Author Spotlight: Mary Weber talks The Evaporation of Sofi Snow
Today I get to welcome Mary Weber to the blog! Mary is the multiple-award-winning author of the bestselling young adult Storm Siren Trilogy, and The Evaporation of Sofi Snow series (all by HarperCollins). An avid high school, middle school, and conference speaker, Mary's passion is helping others find their voice and laughter amid a world that often feels too loud. When she's not plotting adventures involving tough girls who take over the world, Mary sings 80's hairband songs to her three muggle children and ogles her husband who looks strikingly like Wolverine. They live in California which is perfect for stalking L.A. bands, Joss Whedon, and the ocean. Mary's debut, Storm Siren, was a Scholastic Pick, and you can find her fun interviews in the paperback of Marissa Meyer's NYT bestselling Cress, and Jay Asher’s 13 Reasons Why move tie-in edition. Most recently, you can see her family in the NETFLIX Original Series 13 Reasons Why.
Now, let's jump headfirst into the interview!
Hi, Mary, and congrats on the release of The Evaporation of Sofi Snow ! Can you tell us a little about the book and the inspiration behind it?
Hi & thanks for having me!
Yes! The best way I can explain The Evaporation of Sofi Snow is basically if The Fifth Wave, The Circle, and The Hunger Games had a love child.
And then gave it a ghetto blaster.
It’s the story of a gamer girl trying to rescue her brother—whom she believes was abducted by the aliens inhabiting an ice planet that’s suddenly appeared near Earth. And of a hot, young ambassador who’s being black-mailed for dark secrets that may or may not involve the gamer girl. And oh man—as a life-long science fiction geek, I’m quite partial to fast-paced, high-stakes, adventures filled with love-interests who take on the world. I also adore virtual reality and music, and in my day job I work with teens. So their hearts and bravery tend to bleed all over these pages.
The Evaporation of Sofi Snow comes with the chilling tagline: The line between virtual and reality is about to evaporate. What about this concept most intrigues and scares you?
The fact that the boundaries are literally endless as to what we can do. Particularly in regards to medical technology, social assistance, and the exploration of the universe as well as our internal cells. As humans, we’ve never known this level of technological leverage before—and with it comes a huge responsibility. One I’m honestly not sure we’re prepared for. ;)
Do you have any tips for writing about the future? What kind of research do you do?
I love keeping up on technology and science studies—and there are a ton of resources through articles and podcasts that regularly discuss the newest inventions and future predictions. So that’s the kind of research I employ—because it’s both plausible and fascinating (not to mention educational), which tends to make stories more believable, you know?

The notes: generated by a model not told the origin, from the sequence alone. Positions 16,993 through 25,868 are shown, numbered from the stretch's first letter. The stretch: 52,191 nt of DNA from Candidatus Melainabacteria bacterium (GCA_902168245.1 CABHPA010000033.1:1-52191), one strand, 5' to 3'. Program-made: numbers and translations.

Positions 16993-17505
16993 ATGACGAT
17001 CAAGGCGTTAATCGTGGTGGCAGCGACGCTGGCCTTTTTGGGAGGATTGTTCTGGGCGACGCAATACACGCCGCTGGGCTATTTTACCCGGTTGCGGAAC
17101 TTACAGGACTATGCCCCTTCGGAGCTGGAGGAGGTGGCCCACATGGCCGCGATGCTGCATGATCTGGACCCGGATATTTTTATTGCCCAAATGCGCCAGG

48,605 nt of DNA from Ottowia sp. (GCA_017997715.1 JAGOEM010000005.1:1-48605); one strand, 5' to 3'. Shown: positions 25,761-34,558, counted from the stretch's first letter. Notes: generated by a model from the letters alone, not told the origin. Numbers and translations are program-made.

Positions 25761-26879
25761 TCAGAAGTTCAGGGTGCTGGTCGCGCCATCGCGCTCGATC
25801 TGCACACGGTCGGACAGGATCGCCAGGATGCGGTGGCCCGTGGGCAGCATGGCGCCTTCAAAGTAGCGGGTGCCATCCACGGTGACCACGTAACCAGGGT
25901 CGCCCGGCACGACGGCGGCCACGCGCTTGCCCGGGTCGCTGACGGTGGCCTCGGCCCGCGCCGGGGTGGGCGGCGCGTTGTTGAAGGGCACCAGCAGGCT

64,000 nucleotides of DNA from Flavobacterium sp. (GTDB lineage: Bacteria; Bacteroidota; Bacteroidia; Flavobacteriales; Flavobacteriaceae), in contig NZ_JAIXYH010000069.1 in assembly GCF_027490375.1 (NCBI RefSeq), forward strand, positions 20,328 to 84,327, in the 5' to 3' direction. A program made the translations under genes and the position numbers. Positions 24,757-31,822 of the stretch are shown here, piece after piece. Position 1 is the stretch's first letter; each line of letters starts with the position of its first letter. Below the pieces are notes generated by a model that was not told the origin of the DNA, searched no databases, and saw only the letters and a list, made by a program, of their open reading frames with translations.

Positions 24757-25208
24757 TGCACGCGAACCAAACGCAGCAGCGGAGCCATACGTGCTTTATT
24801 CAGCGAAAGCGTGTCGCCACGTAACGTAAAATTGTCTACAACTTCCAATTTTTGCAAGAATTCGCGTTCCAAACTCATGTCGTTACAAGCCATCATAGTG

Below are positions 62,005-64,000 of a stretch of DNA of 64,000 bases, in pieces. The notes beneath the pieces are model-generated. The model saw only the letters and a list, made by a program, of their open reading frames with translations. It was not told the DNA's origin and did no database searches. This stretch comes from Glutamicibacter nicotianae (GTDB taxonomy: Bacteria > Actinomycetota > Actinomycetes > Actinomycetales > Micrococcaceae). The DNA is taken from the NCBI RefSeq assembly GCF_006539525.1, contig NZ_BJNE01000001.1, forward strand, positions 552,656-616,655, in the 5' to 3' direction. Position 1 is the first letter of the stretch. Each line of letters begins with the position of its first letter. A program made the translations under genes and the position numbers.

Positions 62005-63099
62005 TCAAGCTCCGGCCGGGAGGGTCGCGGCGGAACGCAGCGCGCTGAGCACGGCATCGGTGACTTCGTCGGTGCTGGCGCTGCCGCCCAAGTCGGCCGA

Who was your favorite character to write? And which character gave you the most trouble?
*laughs* I have two. Vicero and Claudius, both of whom I absolutely love playing around with. As far as most difficult—that would be Sofi’s mom, Inola, simply because I wanted to represent her well. By that I mean, her issues are vast and feed heavily into Sofi’s struggles (as is the case with many families). But I also wanted to show the mama-heart side of her—which is simply trying to do the best she can with what she has.
What part of the writing process do you find most challenging and how do you tackle it?
*laughs again* So in every book I get about 80 pages in and realize that in order to figure out the rest, I need to re-plot the entire thing. And I HAAAATE IT. For a long time I thought it was just me—until I read a comment from Scott Westerfield, who said, “Everyone finds that they have to re-plot their novel about halfway through. All of us find it hard. But I think that the difference between a professional and an amateur is that the professional knows that it will happen, plans for it, and jumps into the novel and tackles the problem as soon as it crops up.”
So, yeah. Thanks, Scott, for making me feel normal.
What are you reading, or otherwise currently obsessed with?
I just got back from my friend, Maggie Stiefvater’s—so I am reading THIS. It is perfection incarnate. The magical atmosphere is swoony and beautiful and omg I can’t even with this book.
What has been your most rewarding experience as an author so far?
Meeting incredible people who immediately feel like family. The book world is filled with some of the most beautiful souls—and I am honored to get to participate with them.
And finally, what’s one steadfast piece of advice you would give to other writers?
Be kind. Always. There are a million different ways to write and market a book, just as there are a million different communities to connect with. But at the end of the day it’s our relationships that matter, and the people we impact with goodness, or even call to higher standards through grace (rather than snark or ganging up on). Writing can be a rather lonesome profession – so make real life friendships more than storybook ones. <3
Big thanks go out to Mary for taking the time to give such thoughtful answers, as well as tempting us with a glimpse into the futuristic world she's created for The Evaporation of Sofi Snow! Add her intriguing dystopian sci-fi to your Goodreads list or order your copy RIGHT NOW from Amazon, Barnes & Noble, or your local indie.
If you benefited from any of Mary's interview and you want to contact her directly, you can do that online! She gets nerdy at maryweber.com, FACEBOOK @MaryWeberAuthor, INSTAGRAM @MaryWeberAuthor, TWITTER @mchristineweber, and GOODREADS. Go say hi!!